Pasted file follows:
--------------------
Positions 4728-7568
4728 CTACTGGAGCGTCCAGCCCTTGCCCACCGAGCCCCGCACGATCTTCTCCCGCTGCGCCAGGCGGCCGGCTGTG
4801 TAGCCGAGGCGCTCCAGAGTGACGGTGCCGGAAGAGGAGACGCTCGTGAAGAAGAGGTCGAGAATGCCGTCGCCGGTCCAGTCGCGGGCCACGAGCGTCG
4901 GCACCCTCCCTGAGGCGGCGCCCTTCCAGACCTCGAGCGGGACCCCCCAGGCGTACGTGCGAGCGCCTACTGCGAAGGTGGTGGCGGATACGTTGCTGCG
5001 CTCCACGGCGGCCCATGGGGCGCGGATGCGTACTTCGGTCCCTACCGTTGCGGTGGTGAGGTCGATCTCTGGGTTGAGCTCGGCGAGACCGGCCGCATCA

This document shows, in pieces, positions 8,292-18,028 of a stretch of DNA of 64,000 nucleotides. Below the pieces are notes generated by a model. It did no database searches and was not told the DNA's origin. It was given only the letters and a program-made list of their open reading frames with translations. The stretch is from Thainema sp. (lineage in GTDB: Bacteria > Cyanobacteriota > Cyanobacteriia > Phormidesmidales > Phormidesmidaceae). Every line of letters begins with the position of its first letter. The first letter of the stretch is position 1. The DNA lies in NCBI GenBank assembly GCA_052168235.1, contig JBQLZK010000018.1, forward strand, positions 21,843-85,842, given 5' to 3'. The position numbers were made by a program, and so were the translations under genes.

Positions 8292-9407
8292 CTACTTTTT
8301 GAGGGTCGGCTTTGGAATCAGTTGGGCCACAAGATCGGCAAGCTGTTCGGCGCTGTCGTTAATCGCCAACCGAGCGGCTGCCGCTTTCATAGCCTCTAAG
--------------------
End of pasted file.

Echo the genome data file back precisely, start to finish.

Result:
Positions 4728-7568
4728 CTACTGGAGCGTCCAGCCCTTGCCCACCGAGCCCCGCACGATCTTCTCCCGCTGCGCCAGGCGGCCGGCTGTG
4801 TAGCCGAGGCGCTCCAGAGTGACGGTGCCGGAAGAGGAGACGCTCGTGAAGAAGAGGTCGAGAATGCCGTCGCCGGTCCAGTCGCGGGCCACGAGCGTCG
4901 GCACCCTCCCTGAGGCGGCGCCCTTCCAGACCTCGAGCGGGACCCCCCAGGCGTACGTGCGAGCGCCTACTGCGAAGGTGGTGGCGGATACGTTGCTGCG
5001 CTCCACGGCGGCCCATGGGGCGCGGATGCGTACTTCGGTCCCTACCGTTGCGGTGGTGAGGTCGATCTCTGGGTTGAGCTCGGCGAGACCGGCCGCATCA

This document shows, in pieces, positions 8,292-18,028 of a stretch of DNA of 64,000 nucleotides. Below the pieces are notes generated by a model. It did no database searches and was not told the DNA's origin. It was given only the letters and a program-made list of their open reading frames with translations. The stretch is from Thainema sp. (lineage in GTDB: Bacteria > Cyanobacteriota > Cyanobacteriia > Phormidesmidales > Phormidesmidaceae). Every line of letters begins with the position of its first letter. The first letter of the stretch is position 1. The DNA lies in NCBI GenBank assembly GCA_052168235.1, contig JBQLZK010000018.1, forward strand, positions 21,843-85,842, given 5' to 3'. The position numbers were made by a program, and so were the translations under genes.

Positions 8292-9407
8292 CTACTTTTT
8301 GAGGGTCGGCTTTGGAATCAGTTGGGCCACAAGATCGGCAAGCTGTTCGGCGCTGTCGTTAATCGCCAACCGAGCGGCTGCCGCTTTCATAGCCTCTAAG